The Daily Pulse:

Shopping suggestions, Part 2

Following are a few books of local/historical I should have recommended in my current column. Two I thoughtlessly forgot about. The other I hadn't seen yet.

One I got just as the book-review column was going to the printer is the Friends of the Knox County Public Library's annual "Knoxville Remembered" calendar, illustrated with big black and white photographs, mostly from the first half of the 20th century. It's nearly always pretty interesting, a mixture of the familiar and the forgotten. Though you always wish for a little more caption, it's fun to speculate. Three or four are classic pictures of Market Square or the courthouse that you've likely seen framed in a restaurant or a lobby, but several I've never seen. For August there's a of Mechanicsville kids playing in a fire-hydrant spray, for September a shot of McGhee Tyson Airport in the late '30s, when it looked like a stylish little office building. The most surprising is for October, a 1920 costume party with close to 50 people, mostly adults, dressed as gypsies, witches, clowns, woodland sprites, and an Indian chief. If anybody recognizes an ancestor in that photograph--or any of these photos, like the team pictures of a white baseball team in the '30s or a black basketball team in the '20s, please let me know.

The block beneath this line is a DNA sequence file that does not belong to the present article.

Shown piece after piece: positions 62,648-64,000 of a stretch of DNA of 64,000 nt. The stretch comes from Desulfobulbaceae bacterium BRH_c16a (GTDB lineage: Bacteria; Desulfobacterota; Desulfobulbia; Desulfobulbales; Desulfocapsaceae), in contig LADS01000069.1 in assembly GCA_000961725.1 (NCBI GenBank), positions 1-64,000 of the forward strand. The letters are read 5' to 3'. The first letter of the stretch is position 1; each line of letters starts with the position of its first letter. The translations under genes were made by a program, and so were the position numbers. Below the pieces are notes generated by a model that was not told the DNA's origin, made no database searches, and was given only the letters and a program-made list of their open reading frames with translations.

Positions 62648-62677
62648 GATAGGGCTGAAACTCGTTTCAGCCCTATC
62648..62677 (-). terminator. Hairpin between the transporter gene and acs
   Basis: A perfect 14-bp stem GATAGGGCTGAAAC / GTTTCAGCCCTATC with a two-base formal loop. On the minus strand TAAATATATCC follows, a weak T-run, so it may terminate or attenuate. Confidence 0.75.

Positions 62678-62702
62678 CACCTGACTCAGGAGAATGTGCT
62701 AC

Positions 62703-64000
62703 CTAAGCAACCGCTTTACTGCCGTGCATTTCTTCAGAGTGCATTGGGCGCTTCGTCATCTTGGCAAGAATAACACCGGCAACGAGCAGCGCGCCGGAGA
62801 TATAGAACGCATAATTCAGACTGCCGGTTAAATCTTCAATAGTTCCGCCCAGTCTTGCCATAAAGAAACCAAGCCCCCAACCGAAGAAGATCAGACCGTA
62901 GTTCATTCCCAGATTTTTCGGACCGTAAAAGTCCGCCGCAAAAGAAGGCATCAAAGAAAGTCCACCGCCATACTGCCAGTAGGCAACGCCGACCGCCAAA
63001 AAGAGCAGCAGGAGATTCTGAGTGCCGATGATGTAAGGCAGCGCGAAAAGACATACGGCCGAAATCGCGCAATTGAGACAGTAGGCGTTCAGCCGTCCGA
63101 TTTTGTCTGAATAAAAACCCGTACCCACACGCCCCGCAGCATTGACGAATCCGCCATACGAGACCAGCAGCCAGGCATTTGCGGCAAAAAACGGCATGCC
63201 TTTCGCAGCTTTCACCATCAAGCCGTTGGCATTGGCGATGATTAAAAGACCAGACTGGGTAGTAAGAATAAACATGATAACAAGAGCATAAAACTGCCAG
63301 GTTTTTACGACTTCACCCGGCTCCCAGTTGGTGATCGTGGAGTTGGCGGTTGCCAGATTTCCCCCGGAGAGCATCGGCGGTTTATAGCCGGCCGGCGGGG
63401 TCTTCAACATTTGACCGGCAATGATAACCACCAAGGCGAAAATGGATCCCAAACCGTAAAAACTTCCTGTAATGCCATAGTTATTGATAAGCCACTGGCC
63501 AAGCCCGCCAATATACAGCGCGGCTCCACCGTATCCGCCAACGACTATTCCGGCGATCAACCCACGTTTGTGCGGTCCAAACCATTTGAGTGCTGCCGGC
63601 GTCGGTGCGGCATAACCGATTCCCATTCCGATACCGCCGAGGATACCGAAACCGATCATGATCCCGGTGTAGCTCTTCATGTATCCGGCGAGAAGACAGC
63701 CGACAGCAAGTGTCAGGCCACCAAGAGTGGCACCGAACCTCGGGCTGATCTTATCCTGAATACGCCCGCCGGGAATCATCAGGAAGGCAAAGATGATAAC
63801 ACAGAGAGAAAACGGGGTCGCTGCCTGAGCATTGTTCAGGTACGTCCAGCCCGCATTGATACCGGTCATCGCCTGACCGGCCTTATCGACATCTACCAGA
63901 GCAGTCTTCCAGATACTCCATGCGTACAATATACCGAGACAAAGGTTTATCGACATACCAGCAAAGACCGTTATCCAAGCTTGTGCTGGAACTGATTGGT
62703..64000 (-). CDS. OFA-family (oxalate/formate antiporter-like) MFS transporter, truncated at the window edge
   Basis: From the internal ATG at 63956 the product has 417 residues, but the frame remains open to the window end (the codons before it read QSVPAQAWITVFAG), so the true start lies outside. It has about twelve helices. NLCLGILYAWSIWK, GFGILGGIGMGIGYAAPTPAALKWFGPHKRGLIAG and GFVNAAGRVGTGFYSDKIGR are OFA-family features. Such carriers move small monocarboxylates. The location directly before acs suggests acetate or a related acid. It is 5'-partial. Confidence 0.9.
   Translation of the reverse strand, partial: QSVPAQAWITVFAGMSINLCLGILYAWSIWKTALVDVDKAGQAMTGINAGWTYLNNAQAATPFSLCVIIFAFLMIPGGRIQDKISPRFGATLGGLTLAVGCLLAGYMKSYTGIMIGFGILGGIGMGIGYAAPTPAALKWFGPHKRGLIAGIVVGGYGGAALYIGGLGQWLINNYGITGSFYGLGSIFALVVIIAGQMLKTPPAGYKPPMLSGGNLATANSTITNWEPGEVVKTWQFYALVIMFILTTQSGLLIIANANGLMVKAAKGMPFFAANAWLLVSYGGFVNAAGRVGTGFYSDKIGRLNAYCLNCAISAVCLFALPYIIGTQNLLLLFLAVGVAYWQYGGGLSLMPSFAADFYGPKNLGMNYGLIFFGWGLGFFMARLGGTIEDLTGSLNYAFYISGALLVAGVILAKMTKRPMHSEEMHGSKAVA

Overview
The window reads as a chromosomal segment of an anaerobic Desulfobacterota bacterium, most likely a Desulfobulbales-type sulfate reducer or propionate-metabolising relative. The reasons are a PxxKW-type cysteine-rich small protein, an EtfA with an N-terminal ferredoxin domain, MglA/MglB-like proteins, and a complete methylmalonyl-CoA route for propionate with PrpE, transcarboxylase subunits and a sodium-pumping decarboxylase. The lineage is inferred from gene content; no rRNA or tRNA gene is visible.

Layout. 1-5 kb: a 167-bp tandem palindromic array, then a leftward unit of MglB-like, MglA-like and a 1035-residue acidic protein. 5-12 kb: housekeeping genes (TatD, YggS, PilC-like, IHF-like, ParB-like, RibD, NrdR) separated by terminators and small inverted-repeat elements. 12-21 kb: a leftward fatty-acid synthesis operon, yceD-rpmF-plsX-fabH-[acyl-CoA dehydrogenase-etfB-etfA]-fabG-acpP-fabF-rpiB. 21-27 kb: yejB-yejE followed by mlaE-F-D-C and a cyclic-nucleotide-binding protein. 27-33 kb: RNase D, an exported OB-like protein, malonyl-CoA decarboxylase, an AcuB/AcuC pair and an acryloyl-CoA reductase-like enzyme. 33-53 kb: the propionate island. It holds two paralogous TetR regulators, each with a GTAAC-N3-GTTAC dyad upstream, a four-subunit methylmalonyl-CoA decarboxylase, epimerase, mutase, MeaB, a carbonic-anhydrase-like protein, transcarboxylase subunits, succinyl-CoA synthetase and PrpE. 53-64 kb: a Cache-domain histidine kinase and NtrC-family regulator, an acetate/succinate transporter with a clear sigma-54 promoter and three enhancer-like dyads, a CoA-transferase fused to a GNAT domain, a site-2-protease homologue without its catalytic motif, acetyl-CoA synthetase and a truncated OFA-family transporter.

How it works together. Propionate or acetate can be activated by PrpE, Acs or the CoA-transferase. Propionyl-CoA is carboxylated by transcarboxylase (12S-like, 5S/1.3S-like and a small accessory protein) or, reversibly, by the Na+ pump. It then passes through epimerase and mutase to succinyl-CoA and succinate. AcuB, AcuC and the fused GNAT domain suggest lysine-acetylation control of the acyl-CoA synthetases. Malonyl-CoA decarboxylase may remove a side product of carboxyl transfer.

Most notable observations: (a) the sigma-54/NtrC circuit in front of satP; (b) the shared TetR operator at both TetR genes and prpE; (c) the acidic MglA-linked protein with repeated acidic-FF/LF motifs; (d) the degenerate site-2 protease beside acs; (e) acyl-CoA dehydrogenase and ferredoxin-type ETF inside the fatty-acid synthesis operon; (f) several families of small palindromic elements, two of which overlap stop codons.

Anyway, they're 15 bucks, and available at the used-book shop at the main library, and at Union Ave. Books, the History Center's gift shop, and several other places.

Nearly anybody's likely to be briefly hypnotized by those calendars, whether they've lived here 90 days or 90 years. The next couple of recommendations are a little more estoteric.

The daily ran a nice feature about UT Prof. Dan Feller and his team's latest product, The Papers of Andrew Jackson, Vol. IX--a $75 tome all about the year 1831 as seen through the letters of Tennessee's first president. Halfway through his first term in office, when America was still trying to figure out what to make of this character, it was a dramatic and little understood chapter in American history. It's perhaps not for everybody, and they expect to sell only a few hundred copies nationwide. But for the astute or obsessive Jacksonian on your list, it's indispensible. Especially if they have a space on the shelf next to the first eight volumes.

And then there's Cormac McCarthy's House: Reading McCarthy Without Walls, by Peter Josyph. It's one of the most unusual books of the year--one critic called it "aggressively unconventional"--a sort of impressionistic, not to say random, series of reflections on Knoxville' most famous living writer, who turned 80 this year. A New Yorker, Josyph is an intuitive writer, artist, and filmmaker, a very unusual human being, which is probably what drew him to McCarthy. An offbeat collection of essays, images, and dialogues, the book is partly conversation, and because some of it's with Knoxville scholar Wes Morgan--they had long conversations at Pete's Cafe on Union--it may be the handiest source for what's real and what's not in McCarthy's Knoxville novel, Suttree. It also includes an artistic examination of McCarthy's spartan former home in El Paso, where he famously fended off interview requests for years. Fascinated with the man and his house, Josyph painted it repeatedly.


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